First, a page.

As part of a national pilot program organized by the Hybrid Truck Users Forum (HTUF), Commonwealth Edison (ComEd) and PECO Energy of Philadelphia will be among the first utilities in the nation to test two new diesel series hybrid bucket trucks. Bucket trucks are also known as “trouble trucks”—utility work trucks with an aerial device. Both companies are units of Exelon, a $14-billion utility with a customer base of some 5 million.
The trucks are manufactured by International Truck and Engine Corporation and Eaton Corporation. ComEd will place its hybrid bucket truck, which it demonstrated today, at its Chicago North Office later this year.
HTUF announced the selection of the two manufacturers after a competitive RFP process in October, 2004. (Earlier post.) HTUF and the hybrid bucket truck program are administered by WestStart.
The hybrid bucket trucks are targeted to improve fuel economy up to 60% compared to diesel-only fueled trucks. The utility will test the truck’s ability to reduce the length of power outages, as the vehicle can supply enough electricity to power several homes while crews investigate an outage.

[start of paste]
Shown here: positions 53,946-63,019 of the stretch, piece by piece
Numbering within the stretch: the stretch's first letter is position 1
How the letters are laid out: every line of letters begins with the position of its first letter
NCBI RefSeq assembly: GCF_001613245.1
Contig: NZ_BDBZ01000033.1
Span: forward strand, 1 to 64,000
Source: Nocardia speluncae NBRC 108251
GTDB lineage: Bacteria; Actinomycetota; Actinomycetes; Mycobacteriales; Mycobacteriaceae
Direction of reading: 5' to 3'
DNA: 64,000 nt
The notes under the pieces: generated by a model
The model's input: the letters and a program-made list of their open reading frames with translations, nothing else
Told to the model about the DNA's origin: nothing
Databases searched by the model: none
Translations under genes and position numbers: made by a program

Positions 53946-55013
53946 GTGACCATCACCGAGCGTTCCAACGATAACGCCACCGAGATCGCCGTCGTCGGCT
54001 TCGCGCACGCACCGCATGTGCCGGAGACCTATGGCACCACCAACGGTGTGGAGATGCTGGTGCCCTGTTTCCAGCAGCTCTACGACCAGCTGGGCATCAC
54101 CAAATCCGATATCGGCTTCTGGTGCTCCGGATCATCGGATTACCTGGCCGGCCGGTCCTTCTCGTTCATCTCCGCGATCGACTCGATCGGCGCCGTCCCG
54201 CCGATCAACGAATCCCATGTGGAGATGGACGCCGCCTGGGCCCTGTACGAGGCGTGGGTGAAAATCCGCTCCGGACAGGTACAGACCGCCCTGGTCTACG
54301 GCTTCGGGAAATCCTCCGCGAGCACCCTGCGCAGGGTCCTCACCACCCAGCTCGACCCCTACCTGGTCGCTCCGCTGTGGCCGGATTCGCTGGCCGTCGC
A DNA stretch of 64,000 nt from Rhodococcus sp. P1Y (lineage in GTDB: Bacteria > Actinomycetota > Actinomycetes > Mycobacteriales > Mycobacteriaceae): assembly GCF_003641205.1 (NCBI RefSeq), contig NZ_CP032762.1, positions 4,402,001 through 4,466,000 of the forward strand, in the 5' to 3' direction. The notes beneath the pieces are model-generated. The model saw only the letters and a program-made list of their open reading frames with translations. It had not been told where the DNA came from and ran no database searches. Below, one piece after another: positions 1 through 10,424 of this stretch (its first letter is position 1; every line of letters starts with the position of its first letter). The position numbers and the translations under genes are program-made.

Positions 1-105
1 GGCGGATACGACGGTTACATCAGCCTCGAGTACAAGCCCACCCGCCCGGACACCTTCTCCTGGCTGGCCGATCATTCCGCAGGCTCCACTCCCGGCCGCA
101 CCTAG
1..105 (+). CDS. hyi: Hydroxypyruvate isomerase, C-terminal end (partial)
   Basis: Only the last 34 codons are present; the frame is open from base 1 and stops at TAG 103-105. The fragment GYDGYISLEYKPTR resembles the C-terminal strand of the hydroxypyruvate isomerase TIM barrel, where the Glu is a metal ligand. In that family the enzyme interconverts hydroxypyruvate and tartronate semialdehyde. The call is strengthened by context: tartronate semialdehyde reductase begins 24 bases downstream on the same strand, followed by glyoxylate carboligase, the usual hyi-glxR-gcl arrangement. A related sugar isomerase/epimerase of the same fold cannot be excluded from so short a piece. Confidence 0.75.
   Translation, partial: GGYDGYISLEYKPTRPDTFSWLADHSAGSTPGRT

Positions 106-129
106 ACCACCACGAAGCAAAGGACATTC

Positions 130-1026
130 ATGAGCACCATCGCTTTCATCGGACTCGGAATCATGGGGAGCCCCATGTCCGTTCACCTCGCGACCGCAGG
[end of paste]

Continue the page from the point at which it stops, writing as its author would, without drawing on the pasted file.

When field personnel operate a diesel-powered bucket truck, the engine must remain on when employees use the bucket. The new hybrid truck allows the operator to shut off the diesel engine and operate the bucket on an electric motor for up to two hours before the engine has to come back on to briefly charge the battery. As a result, considerably less fuel is burned and noise is reduced. About two-thirds of the fuel savings result from the engine being shut off at the work site.
The initial powertrain couples an International in-line six-cylinder diesel engine with an Eaton hybrid-electric drivetrain, which includes transmission, batteries and electric motor.
Other utilities participating in the project include:
Florida Power and Light (Fleet Project lead)
Pacific Gas and Electric
Southern California Edison
American Electric Power
In a separate deal, Exelon recently purchased 50 Ford Escape Hybrids, which now constitute about 25% of the company’s SUV fleet.
Exelon’s use of hybrids is one of the elements of its recently announced voluntary goal to reduce greenhouse gas emissions by 8% from 2001 levels by the end of 2008.
ComEd also became one of the nation’s largest fleet users of biodiesel (B20) fuel in 2004, with more than 2 million gallons consumed.